When a person decides to start a business, it can be an exciting and overwhelming time. Like any new endeavor, people are often anxious to get started, but this can cause them to skip steps such as creating a business plan, which is vital to their success. A business plan is a carefully thought-out document that describes a business, its goals, and how one plans to achieve them. It is important in that it forces entrepreneurs to thoroughly examine and prepare their business. While it is never too late to create one, it should ideally be one of the first things completed. Not only does a business plan help with the planning and execution of the business, but it is also a crucial part of obtaining funding. Investors, banks, and other financial institutions need to determine whether a business is a viable candidate for funding. Knowing that an entrepreneur fully understands their business and both has a plan and the ability to create a profit plays a large part in whether they are willing to offer financial assistance.
In creating a business plan, one should start by asking themselves a few important questions, such as how they plan to generate a profit, how they will operate the business if profits are low, who the competition is, and who their target market should be. The answers to these questions will make it easier to create one’s business plan. Although no two business plans are the same, there are certain elements that are not only common but necessary.
An Executive Summary
The executive summary addresses the main points from the other sections of the business plan. It is featured at the beginning of the plan, but it should be written last. As one of the most important sections of any business plan and the first thing that is seen by investors or whomever the intended audience is, it requires careful thought, as a poorly written executive summary has the ability to capture or lose the interest of the individual who is reading it. For this reason, this section should be no longer than two pages, and it must be enticing enough that the reader wants to read further.
Identifying Your Business Opportunity
In this section, entrepreneurs will describe their business and what they do in terms of products or services. This includes explaining it in a way that people unfamiliar with it can easily understand. The name of the business and the legal form of ownership may be included in this section as well. Other information that may be added to this section includes whether a business is new or established, the target market or industry sector, and what makes the business unique.
Marketing and Sales Strategy
A business plan must also illustrate that one has a thought-out plan in terms of how their business’s products or services will be marketed to the public. In this section, the business owner must describe who their customers are and what methods they intend to use to reach them. One should be able to identify who their competitors are and why customers will find their services or products better than the competition. Businesses should also include any branding information and their pricing strategy.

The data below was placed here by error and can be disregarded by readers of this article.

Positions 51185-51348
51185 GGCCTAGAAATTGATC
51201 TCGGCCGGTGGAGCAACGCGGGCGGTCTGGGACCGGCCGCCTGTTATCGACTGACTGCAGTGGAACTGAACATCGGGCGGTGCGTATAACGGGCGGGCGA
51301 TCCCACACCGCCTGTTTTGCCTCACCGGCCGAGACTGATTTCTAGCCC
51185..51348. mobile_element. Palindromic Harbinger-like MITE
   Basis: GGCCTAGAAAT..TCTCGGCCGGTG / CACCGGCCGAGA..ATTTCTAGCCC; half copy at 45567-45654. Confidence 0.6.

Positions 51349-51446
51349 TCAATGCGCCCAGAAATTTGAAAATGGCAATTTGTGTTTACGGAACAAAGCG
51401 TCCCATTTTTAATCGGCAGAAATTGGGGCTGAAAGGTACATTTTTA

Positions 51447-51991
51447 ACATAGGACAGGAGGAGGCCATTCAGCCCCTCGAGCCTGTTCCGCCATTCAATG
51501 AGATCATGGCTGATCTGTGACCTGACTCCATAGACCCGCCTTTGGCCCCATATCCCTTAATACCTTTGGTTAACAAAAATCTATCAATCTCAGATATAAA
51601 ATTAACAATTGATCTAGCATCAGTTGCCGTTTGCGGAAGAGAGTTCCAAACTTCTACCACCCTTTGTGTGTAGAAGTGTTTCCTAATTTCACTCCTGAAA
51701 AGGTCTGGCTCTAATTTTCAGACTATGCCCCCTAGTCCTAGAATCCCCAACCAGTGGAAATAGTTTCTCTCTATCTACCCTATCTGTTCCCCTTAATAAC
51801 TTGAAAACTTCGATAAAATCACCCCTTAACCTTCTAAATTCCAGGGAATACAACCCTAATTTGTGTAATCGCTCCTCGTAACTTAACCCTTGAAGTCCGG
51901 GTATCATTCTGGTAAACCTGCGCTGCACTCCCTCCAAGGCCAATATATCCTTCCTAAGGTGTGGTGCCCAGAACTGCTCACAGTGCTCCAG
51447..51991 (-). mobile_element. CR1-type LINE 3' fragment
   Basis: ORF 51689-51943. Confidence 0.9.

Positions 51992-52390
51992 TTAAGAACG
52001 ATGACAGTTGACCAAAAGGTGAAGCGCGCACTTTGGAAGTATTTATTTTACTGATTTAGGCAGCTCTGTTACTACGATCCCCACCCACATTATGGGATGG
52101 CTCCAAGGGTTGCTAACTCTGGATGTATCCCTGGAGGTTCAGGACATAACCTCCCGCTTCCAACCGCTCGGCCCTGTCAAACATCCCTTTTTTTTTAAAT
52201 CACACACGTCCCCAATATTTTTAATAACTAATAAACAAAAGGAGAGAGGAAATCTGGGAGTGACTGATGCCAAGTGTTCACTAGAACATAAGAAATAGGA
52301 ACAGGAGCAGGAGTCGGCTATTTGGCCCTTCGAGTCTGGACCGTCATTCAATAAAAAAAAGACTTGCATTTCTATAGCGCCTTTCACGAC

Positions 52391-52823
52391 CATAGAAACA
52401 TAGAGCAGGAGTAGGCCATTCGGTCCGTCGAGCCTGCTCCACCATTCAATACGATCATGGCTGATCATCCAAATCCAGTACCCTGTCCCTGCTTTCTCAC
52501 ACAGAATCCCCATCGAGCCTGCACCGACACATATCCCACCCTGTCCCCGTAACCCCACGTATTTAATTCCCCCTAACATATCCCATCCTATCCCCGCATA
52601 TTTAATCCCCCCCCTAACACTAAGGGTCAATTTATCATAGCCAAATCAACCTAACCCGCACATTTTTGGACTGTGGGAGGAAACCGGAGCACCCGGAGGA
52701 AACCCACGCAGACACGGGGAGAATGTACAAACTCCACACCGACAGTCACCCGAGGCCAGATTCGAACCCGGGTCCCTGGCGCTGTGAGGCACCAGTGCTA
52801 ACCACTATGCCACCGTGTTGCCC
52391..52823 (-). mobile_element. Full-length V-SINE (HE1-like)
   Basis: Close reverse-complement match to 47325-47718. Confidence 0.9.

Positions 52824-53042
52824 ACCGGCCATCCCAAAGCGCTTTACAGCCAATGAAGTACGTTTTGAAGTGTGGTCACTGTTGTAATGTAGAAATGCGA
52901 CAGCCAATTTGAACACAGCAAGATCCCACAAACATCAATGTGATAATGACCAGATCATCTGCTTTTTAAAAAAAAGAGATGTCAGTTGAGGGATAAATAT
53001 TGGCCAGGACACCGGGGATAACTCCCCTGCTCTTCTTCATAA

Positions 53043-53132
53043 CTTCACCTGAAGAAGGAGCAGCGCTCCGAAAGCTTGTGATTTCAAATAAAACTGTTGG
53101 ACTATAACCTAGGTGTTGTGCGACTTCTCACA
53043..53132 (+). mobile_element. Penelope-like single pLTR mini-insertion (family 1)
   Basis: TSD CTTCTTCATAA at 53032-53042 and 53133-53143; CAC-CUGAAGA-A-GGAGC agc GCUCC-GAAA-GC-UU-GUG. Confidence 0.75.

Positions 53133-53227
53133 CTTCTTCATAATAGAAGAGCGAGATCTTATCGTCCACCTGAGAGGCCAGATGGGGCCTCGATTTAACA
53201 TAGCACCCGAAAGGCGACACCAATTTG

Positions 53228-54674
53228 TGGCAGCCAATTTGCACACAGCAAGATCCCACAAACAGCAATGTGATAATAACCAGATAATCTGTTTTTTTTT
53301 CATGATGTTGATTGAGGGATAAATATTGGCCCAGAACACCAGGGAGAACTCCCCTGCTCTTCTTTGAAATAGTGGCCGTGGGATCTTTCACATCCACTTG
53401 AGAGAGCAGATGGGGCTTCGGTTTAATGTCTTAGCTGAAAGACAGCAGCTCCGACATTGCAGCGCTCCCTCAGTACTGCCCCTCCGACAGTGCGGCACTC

An important part of a business’s success is in having a strong team. In this section, create an organizational chart or outline that illustrates the staffing needs of the business. This includes management and desired qualifications, such as having an MBA, for example. Include a description of each position, the owner’s biography and biographies of any current members of management, and any other relevant information.
Use this section to explain the operational aspects of the business. Include hours of operation, suppliers, inventory and quality control, account management, and customer tracking. Business owners should determine if they will sell on credit and what their credit policies will be. Address its location and whether it will be home-based or in a leased space. If leased, consider the size and information about the lease agreement. Because most businesses depend on technology to some degree, one should also include information about the IT requirements, such as support services and what type of IT systems are needed.
This portion of the business plan supplies information that addresses financial forecasts or projections. It is a very important section, particularly when one is attempting to get a loan. Projected sales, cash flow statements, and profit and loss projections should be included for at least three years. This section should also include a summary that outlines the amount of money necessary to start the business and the amount of money that the owner has personally invested. One should make note of how they plan to repay the loaned money, sources of revenue, risks, and contingency plans. With this information, businesses can compare themselves to similar businesses in the area and in the same industry in general.
Other Useful Sections and Documentation
Other important sections that are frequently a part of business plans include an appendix and an implementation plan. An appendix is a section that includes supporting documentation such as licenses and permits, charts and graphs, and legal documents such as patents or registered copyrights. The implementation plan outlines the path that is to be taken to implement the business plan. This includes setting tasks, deadlines, goals, and milestones.
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